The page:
There is a water mill on the estate, powered by water from the River Dudwell. The earliest reference to a mill relates to its construction between 1246 and 1248, and first mentioned with the name 'Park' in 1618. The present mill was built between 1751 and 1753, and extended in the 1830s. It became part of the Bateman's estate in the late 19th-century. By Kipling's time, the mill was no longer in operation and he installed an electric turbine in the mill to provide power for the house. The mill was restored by the Trust in 1975, and again between 2017 and 2020. The mill is itself Grade II listed.


By the early twentieth century, the house had descended to the status of a farmhouse, and was in a poor state of repair. The Kiplings first saw it in 1900, on returning to England from America, following the death of their daughter Josephine in 1899 and a disastrous falling-out between them and Carrie Kipling's brother, Beatty Balestier. Enchanted by the house, they were too slow in making an offer and it was let for two years. In 1902, they were able to purchase it, with 33 acres of land, from a wealthy stockbroker, Alexander Carron Scrimgeour.

In 1900, Kipling was the most famous author in England, and was earning £5,000 per year; the cost of Bateman's, £9,300, was thus entirely affordable. Kipling wrote some of his finest works at the house including: "Ifó", "The Glory of the Garden", and Puck of Pook's Hill, named after the hill visible from the house. The house's setting and the wider local area features in many of his stories. Kipling's poem "The Land" is inspired by the Bateman's estate.

Kipling's only son, John, was killed at the Battle of Loos on 29 September 1915. Kipling died on 18 January 1936, of peritonitis. Carrie died three years later, in 1939. Under the terms of her will the house passed to the National Trust.







The Batemanís estate consists of 300 acres of beautiful High Weald Countryside. Set within the High Weald Area of Outstanding Natural Beauty, this landscape is classically medieval; full of small fields, hedgerows, old trees, abandoned iron ore pits, hidden ponds and magical deserted trackways. The River Dudwell runs through the valley and there are seemingly endless magnificent views, making the Batemanís estate the perfect place for a daily walk. 








WHAT HAS BATEMAN'S IN COMMON WITH THE GENERATING STATION AT HERSTMONCEUX - They are both on the same monument protection programme with Historic England.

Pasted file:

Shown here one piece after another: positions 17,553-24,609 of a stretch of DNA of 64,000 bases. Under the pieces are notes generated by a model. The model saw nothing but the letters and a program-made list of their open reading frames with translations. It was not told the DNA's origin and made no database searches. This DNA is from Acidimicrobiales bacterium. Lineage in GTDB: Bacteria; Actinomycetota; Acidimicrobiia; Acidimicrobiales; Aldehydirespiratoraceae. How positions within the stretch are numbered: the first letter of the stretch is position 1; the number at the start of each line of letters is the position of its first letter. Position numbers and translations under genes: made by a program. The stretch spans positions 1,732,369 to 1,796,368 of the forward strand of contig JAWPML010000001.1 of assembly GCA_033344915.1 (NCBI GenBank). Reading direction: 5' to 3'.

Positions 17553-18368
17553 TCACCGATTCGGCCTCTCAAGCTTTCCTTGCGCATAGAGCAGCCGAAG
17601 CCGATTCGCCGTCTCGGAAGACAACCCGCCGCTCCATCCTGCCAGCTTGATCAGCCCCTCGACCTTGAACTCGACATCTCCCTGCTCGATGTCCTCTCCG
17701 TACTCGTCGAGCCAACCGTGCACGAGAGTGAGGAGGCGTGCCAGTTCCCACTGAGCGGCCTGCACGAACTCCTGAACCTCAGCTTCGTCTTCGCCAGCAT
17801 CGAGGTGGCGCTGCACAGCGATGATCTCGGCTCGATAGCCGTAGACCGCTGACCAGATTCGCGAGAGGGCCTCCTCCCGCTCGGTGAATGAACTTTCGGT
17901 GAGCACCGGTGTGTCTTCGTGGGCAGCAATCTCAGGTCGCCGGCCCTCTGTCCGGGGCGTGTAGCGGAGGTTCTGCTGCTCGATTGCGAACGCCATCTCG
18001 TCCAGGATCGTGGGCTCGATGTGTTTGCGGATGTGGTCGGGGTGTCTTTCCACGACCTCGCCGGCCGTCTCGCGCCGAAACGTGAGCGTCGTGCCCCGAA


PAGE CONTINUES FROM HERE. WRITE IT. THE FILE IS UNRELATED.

When Howard Carter discovered Tutankhamun's tomb in 1922, the dig was not much to look at. A lot of sand and a small entrance, amongst a desert of dunes. But once inside, the small chamber, the Egyptologist realised that the monument was intact. Hence was a treasure trove.


The old Generating Works in Lime Park is not of outstanding design or construction, seen above in 2013 and 2016, re-roofed. The astonishing fact is that it remains extant, where others have been demolished by property developers, or rotted away. Indeed, many former residents in Lime Park, and two recent newcomers, have not grasped that this is all that is left as evidence of our transition from coal, to electricity. The only example surviving anywhere on the planet of its kind, including load levelling via a giant battery store proportional to the enterprise, comprising roughly half of the building, with substantial shelves where weighty glass lead-acid batteries were stored, to power the whole village of Herstmonceux, and Lime Part estate, overnight. 


The buildings have no reasonable or beneficial use, the local authority appear to be doing all they can to prevent conservation. Placing manifold obstacles in the way, where they should be helping those interested in restoring the historic asset, to achieve that ideal - as part of their duty to protect local heritage.




Rudyard Kipling's Batemans, is included (with Herstmonceux Generating Station) on Step 4 of a Monument Protection Programme (MPP) undertaken on behalf of English Heritage (now Historic England) - for East Sussex.


You can visit the record at TheKeep, in person or via their online search service. Or see HER, the Historic Environment Record of East Sussex County Council.



















FREEDOM OF THOUGHT AND SPEECH - This website is protected by Articles 9 and 10 of the European Convention of Human Rights and Fundamental Freedoms, and Articles 18 and 19 of the Universal Declaration of Human Rights. Herstmonceux Walkers Association avers that the right to impart information is a right, no matter that the method of communication is unpalatable to the State.